Why you should buy an electron microscope: A look at the best electron microscopes
By now, you’ve probably seen the ubiquitous electron microscope (EM) at a fancy new lab or university.
Are they good for science?
Can they give us insights into the chemistry and physics of atoms?
Or is the idea that we should all buy a few?
In the short term, it seems that most of us will be using an electron microscopy to peer inside of a living cell, such as a cell nucleus.
However, the image quality is far better than anything you’ll find in a conventional microscope, and it’s often used in a lab environment for experiments that require a high level of detail.
So the question is, do EMs really make sense?
There are a number of reasons to choose an EM over a conventional one.
First, you’re likely to have more options in terms of equipment.
EMs are designed to be small enough to fit in a pocket or a pocketbook, making them ideal for labs that require quick access to a variety of samples.
In addition, EMs have a greater resolution than traditional microscopes, so you can get a much higher-resolution image.
The second reason is convenience.
EM images are a lot more accessible than traditional ones.
You can grab a sample with your bare hands and immediately see what it’s made of.
A conventional microscope takes a lot of time to take a sample and collect it, so a small EM can be taken quickly and easily.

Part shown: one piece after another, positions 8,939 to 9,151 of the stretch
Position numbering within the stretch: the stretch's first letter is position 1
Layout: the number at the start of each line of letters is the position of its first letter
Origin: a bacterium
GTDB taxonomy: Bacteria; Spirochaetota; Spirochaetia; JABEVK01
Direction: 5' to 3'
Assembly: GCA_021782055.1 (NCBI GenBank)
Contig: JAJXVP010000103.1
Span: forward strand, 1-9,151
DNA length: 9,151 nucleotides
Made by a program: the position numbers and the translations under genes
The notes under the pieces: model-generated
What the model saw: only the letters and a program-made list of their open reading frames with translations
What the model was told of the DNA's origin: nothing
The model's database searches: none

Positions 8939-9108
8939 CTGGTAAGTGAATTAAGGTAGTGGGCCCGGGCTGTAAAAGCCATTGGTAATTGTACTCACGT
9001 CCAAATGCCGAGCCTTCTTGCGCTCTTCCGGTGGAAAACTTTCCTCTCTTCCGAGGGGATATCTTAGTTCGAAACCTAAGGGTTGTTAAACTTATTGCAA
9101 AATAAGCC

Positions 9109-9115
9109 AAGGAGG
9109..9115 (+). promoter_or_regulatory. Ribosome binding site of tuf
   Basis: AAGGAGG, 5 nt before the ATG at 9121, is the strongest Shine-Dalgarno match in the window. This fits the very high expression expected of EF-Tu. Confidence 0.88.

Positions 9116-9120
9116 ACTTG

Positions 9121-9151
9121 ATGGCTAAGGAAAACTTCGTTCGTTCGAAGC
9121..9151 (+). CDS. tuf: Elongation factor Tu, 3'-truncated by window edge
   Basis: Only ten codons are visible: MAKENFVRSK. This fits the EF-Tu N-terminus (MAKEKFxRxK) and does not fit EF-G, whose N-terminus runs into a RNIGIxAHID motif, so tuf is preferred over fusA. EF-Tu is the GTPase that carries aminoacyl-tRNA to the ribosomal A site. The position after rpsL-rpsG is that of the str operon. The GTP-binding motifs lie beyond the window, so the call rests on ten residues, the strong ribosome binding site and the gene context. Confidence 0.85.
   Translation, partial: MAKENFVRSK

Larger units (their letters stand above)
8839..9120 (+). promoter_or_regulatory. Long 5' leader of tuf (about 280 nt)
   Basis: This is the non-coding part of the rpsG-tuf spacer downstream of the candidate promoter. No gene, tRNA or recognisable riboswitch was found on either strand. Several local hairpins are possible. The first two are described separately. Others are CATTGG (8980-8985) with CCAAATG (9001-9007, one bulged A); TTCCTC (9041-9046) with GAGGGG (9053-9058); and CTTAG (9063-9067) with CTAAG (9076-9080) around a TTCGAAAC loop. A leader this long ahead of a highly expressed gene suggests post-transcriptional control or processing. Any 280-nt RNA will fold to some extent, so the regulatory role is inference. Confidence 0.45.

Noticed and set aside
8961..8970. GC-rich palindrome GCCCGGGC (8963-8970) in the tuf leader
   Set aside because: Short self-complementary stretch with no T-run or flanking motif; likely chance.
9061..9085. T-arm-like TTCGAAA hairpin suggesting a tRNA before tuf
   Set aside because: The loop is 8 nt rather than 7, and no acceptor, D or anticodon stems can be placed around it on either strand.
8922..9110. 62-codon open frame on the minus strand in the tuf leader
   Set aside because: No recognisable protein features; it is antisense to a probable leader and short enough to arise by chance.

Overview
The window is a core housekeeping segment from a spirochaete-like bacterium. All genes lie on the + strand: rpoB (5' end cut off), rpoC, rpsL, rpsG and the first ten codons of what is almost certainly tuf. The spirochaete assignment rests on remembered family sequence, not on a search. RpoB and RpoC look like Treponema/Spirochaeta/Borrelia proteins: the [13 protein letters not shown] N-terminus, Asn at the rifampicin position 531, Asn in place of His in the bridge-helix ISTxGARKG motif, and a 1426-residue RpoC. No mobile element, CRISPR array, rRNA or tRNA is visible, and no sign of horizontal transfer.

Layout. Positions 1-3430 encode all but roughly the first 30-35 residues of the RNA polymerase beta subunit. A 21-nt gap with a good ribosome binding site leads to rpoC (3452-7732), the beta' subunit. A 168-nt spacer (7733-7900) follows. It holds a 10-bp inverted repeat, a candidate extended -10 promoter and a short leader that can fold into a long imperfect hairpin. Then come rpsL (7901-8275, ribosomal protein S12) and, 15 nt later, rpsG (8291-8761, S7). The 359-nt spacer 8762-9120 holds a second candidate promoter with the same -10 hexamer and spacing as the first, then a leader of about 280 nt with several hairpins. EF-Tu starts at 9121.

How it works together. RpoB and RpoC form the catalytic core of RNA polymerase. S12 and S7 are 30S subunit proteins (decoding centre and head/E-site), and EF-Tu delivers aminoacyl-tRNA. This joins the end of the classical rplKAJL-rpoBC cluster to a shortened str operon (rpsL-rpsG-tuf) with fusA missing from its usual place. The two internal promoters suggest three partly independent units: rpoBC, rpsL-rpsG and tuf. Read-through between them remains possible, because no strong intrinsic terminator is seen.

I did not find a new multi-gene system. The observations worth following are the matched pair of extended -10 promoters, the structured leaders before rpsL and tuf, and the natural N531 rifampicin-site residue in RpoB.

The third reason is cost.
EM microscopes are much cheaper than traditional methods.
EM machines can cost as little as $1,000.
You don’t have to worry about the high cost of doing chemistry, so it’s an economical way to do scientific research.
And the equipment you get can be much more reliable and efficient.
The fourth reason is accessibility.
You might be tempted to buy an EM machine for the convenience of just sitting on the shelf, but a conventional machine can’t be used in your lab for the same reason.
EM systems can be used with traditional instruments in the same way that they can be seen with a conventional instrument.
The fifth reason is aesthetics.
EM instruments are usually pretty small, so they look great on a shelf.
Plus, EM devices look cool, and if you have a bunch of different microscopes all pointing at the same spot, they look pretty cool too.
You can also take advantage of EM machines in other ways.
You may have used an EM to observe the structure of the electron or the electron’s charge, which can be very useful for studying the behavior of a system.
EM sensors are useful for imaging atoms, or other particles in the atmosphere, and they’re also available for microscopy.
The next time you’re thinking about buying an EM, make sure you understand the advantages and drawbacks of each.